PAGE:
Conventional design advice is that working with odd numbers, and especially threes, is a great way to make a solid looking design.
The eye likes things that come in threes. When you work with an odd number of items, you have the options for both symmetrical arrangements and asymmetrical. Line ’em up and you’ve got symmetry — pull two of them apart from one and you’ve got asymmmetry.
The layouts here break with that advice and design in two and fours: even numbers. See how our team has created solid designs based on these even numbers.
Christy Strickler says, “This page is about how my foster cat got her name.”
“I felt that using twos and fours with my page would work well because I wanted to highlight of focal point of two photos.”
“I had four photos which I clustered into two groups. One is a group of three with the focal photo matted in white. The other cluster is a single photo. Both groups are slightly separated by white space.”
“I also worked with two large butterfly elements. Storywise, the buttefly to represents pixie wings which fit the name for our cat. One butterfly cluster has the title and the other the text.”
I used 2 triangles to draw the eye into the page. Many of the embellishments used within each cluster were used in groups of two as well. I also loosely bracketed the photos in with two strips of navy paper.”
Stefanie Semple says, “The story here is of how my daughter is learning to drive, and neither she nor I want me to teach her.”
“I love multi-photo layouts, I try to balance taking photos with being in the moment and this means that sometimes I have fewer photos than I would like. Here, I balanced two larger photos with four smaller detail photos and driving signs to add context and fill the page.”
Sian Fair says, “This page is about my contribution to Worldwide Knit In Public Day: I knitted on the museum steps but there weren’t a lot of people about!”
“A grid is an obvious way to include twos and fours on a page, but the strong lines of the steps and the stripes of my t-shirt in the photograph meant that it would have felt wrong to try any other kind of design. Thus, I have two rows of four, with four each of two kinds of squares.”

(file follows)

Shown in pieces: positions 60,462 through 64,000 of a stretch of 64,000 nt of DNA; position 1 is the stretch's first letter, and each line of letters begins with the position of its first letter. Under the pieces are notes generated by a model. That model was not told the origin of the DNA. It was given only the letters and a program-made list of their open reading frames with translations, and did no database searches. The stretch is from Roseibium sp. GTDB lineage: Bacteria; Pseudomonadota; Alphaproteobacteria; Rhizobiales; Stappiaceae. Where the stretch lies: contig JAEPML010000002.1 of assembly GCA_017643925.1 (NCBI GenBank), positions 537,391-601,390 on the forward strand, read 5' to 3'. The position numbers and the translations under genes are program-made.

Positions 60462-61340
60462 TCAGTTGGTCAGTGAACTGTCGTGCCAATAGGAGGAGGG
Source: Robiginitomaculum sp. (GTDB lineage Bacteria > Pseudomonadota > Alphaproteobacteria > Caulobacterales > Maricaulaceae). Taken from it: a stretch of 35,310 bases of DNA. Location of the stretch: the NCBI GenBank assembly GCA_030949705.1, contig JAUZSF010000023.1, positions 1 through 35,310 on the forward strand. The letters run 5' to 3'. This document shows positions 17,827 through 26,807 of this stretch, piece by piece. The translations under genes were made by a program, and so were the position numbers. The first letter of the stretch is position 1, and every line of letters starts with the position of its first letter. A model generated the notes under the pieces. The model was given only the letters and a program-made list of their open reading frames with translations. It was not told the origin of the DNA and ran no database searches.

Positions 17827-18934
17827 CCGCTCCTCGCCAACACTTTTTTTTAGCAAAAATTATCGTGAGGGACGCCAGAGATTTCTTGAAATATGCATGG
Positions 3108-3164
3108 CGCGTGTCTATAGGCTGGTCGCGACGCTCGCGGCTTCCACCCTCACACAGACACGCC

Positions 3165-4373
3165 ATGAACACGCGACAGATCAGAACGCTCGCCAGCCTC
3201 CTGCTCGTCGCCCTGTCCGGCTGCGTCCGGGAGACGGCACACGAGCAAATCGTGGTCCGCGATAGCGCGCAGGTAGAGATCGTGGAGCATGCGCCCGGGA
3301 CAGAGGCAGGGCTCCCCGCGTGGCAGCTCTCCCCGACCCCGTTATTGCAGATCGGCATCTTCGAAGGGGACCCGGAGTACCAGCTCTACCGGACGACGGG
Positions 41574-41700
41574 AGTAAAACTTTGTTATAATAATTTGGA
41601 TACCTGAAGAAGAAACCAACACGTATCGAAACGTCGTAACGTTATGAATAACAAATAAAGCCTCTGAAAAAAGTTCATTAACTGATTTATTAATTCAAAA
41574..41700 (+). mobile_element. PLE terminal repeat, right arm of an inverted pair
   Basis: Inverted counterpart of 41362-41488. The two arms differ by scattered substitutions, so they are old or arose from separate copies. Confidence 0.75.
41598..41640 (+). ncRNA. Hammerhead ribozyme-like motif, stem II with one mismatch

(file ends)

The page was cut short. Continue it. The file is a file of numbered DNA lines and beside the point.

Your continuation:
“A grid design can often look very formal. To avoid this on a fun page, I roughed up my edges, offset a square slightly, and added twine so that it looks as if it is hanging in the museum. Instead of grouping embellishments in odd numbers, I have a couple of groups of four, and I have four elements to my title.”
Devra Hunt says, “Cheerios are my son’s favorite food. He eats them with every meal. One day after finishing a box, I put the empty box on my sons head. He didn’t think it was funny until Dad did it too.”
“Using groupings of twos and fours on this page seemed like a natural fit. I took my cue from the photo first, since it features two people doing the same thing. The first two letters of the word Boys in the journal card share the same bold font. Adding the two paper dolls there creates another cluster of four. I used a cut file full of circles, representing the cheerios. I added two stickers in four places around the circle. Lastly, I embellished two corners of the page, which pushes the viewers eye towards the center.”
Terry Billman says, “This layout showcases four photos that represent the four states we traveled through in one day during our recent vacation.”
“With my blocked grid design, I’ve actually created the look of three columns across the page–even though there are four photos in the grouping.”
‘I kept the number of elements consistent with the number of photos, four brads grouped in twos. The large number four provides an entry point, and the epoxy brads at the top and bottom provide direction through the page. The two paint splatters placed diagonally through the page also provide direction, and are not distracting to the eye.”
Marcia Fortunato says, “This layout tells the story of how difficult it was for me to unexpectedly need to say goodbye to my beloved car and purchase its replacement.”
“Since my story was about two cars, an old one and a new one, the idea of using twos and fours fit perfectly. I needed three photos of the old car to show its damage and high mileage, and I wanted to also include a photo of the new car that I am getting. Even though this gave an even number of photos, there are also groupings of threes as subsets – the three of the original car, and also three that are brighter colors with one almost black and white – which give that bit of interest that comes from using odd numbers. The photos are also staggered and appear to vary in size.”
“I repeated the use of pairs throughout my design – Saying Goodbye and Saying Hello – and established two areas of journaling, four embellishment areas with two elements in each. Embedded within these pairs, though, there is repetition with differences with the varied length of journaling and the differently colored word strips. Additionally, there are visual triangles with the three circles, a triangle of white embellishments, and three areas of blue in the embellishments and photos. These add dynamics and energy to the symmetrical even design.”